How to Choose Business Schools

Now that you know what elements to keep in mind while choosing the right business school program, you can begin the process of whittling down your application list. Stick to the following formula and you’ll be able to create a list of business schools you’d be happy to attend.

  1. Do your research
  2. Visit schools
  3. Create a strategy

→ Do Your Research

This one is pretty self-explanatory. Don’t just create a list of MBA programs you’ve heard of and call it a day. In the modern world, we have the luxury of being able to do research online for free. There is a wealth of knowledge about different business schools just a few clicks away. Use this to your advantage!

While a school’s reputation should play a role in your decision, it shouldn’t be the only factor. Don’t forget what we just said about the location, size, and teaching style! We know it can be hard, but try not to become fixated on rankings when there are many equally, if not more, valuable things to consider when finding the right MBA program for you.


→ Visit Schools

One of the most important tasks that will help you choose which MBA programs to apply to… VISITING! While it’s also helpful to check out the school’s website and attend local admissions events in your area, nothing beats paying the campus a good ol’ drop-in. Take a tour, observe a class, stroll around the campus, and chat with anyone and everyone.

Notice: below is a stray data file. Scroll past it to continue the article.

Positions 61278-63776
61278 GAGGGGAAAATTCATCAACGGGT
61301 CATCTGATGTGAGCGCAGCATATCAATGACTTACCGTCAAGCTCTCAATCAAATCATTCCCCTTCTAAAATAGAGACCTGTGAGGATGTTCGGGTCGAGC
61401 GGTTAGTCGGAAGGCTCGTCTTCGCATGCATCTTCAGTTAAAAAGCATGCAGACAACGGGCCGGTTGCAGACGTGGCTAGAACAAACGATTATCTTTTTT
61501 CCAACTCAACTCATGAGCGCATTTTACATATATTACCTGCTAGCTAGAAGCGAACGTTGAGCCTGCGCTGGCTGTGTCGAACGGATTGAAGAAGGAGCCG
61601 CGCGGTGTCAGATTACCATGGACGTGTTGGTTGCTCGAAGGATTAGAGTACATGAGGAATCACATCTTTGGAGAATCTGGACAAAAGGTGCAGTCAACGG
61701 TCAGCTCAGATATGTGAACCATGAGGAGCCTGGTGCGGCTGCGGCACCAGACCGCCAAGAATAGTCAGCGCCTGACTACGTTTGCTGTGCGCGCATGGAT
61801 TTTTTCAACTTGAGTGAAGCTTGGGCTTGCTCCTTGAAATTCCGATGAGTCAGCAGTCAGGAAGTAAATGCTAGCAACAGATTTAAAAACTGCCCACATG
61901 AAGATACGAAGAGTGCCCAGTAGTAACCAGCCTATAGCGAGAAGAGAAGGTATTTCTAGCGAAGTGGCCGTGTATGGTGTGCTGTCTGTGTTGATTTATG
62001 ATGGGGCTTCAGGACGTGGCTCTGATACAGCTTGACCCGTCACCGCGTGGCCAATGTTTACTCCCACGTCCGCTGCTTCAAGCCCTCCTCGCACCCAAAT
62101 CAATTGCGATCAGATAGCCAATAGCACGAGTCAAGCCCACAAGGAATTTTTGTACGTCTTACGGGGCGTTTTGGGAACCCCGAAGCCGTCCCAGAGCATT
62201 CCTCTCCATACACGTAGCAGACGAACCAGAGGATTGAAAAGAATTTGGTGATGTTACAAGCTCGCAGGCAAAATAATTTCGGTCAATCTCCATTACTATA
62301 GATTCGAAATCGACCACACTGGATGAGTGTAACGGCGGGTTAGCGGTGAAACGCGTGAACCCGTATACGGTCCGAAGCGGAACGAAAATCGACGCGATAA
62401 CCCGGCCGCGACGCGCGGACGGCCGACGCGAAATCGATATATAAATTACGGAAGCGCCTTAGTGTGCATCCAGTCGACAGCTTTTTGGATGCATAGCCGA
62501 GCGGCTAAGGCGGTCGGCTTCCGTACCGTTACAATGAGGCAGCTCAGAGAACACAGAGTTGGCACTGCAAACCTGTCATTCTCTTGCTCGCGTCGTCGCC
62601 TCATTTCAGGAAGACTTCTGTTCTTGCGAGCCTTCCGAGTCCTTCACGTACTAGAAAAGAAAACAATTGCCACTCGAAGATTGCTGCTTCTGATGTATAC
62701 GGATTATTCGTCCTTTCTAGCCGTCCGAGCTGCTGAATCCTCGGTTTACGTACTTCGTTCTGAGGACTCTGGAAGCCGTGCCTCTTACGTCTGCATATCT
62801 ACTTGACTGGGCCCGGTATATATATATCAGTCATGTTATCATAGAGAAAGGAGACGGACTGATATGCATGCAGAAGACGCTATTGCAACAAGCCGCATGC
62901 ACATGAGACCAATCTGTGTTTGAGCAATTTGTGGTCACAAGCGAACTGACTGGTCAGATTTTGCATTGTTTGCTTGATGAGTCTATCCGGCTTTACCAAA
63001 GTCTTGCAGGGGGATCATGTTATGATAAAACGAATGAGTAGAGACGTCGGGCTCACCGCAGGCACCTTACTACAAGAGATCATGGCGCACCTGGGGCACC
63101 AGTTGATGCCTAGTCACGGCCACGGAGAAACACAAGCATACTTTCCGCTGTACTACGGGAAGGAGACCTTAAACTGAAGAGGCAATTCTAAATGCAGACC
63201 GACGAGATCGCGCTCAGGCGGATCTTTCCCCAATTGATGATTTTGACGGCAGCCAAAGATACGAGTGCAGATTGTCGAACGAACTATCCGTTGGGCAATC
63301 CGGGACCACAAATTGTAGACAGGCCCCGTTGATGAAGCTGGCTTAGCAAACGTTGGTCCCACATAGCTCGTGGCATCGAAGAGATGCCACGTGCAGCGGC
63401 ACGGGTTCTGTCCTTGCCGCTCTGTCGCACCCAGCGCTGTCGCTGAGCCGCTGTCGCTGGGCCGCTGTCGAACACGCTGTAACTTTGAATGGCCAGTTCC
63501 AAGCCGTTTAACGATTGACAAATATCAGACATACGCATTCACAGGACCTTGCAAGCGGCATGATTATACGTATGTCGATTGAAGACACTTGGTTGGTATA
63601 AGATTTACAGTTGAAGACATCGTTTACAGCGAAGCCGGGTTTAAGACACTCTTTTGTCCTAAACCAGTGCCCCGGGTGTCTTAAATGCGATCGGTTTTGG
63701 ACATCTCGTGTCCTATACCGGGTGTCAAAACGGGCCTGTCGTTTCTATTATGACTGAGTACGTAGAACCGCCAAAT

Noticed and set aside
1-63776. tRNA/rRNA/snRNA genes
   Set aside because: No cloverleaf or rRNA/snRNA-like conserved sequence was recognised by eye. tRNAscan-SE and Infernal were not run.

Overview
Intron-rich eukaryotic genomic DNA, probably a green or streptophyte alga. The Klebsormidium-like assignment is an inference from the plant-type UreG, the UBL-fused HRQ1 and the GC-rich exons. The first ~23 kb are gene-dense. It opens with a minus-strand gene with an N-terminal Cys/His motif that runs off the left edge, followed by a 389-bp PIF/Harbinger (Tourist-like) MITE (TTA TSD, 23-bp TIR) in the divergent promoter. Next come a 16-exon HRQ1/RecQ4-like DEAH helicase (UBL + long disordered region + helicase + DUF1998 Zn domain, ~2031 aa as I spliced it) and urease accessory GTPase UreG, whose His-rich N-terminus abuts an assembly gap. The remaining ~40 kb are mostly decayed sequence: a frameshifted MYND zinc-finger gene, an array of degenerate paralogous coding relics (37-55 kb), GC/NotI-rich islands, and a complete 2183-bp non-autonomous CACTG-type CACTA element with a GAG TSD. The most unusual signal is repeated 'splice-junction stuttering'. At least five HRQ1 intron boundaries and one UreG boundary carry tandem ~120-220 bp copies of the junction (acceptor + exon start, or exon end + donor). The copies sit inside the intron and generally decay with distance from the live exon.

In the case that a visit isn’t feasible, we would recommend you connect with current students and recent alumni to get a feel for the environment. This is much easier than it sounds. Campus leaders will often have their email addresses on their club’s website, and the admissions office is normally willing to connect you with a student. 

Whichever route you go, we recommend setting up short informational calls (no more than 20 minutes – MBA students are busy people!) with at least two students or recent alumni. Most students will be very honest about their experience, so don’t be afraid to ask tough questions.


→ Create a Strategy

Now’s the time to crunch some numbers and strike a balance between your dreams and reality. After your research and school visits, you should have a pretty clear idea of where you want to go for your MBA. If you are worried that you don’t fit the mold of your dream program, that’s okay. Remember that schools are looking for diversity! 

In the case that your test scores and undergrad GPA aren’t quite up to par, that’s still okay. Classify that program as a “Reach School” and be sure to have a back-up. It’s a wise decision to apply to a couple reach programs, a few that seem like a natural fit, and a couple safe bets. 


Always remember that using an admissions consultant will greatly improve your chances at getting accepted to your target schools. If you have glaring weaknesses in your applicant profile, not enough time, a non-traditional background, or just need someone to help you stay on track, an expert helping hand could make all the difference.


MBA School Choice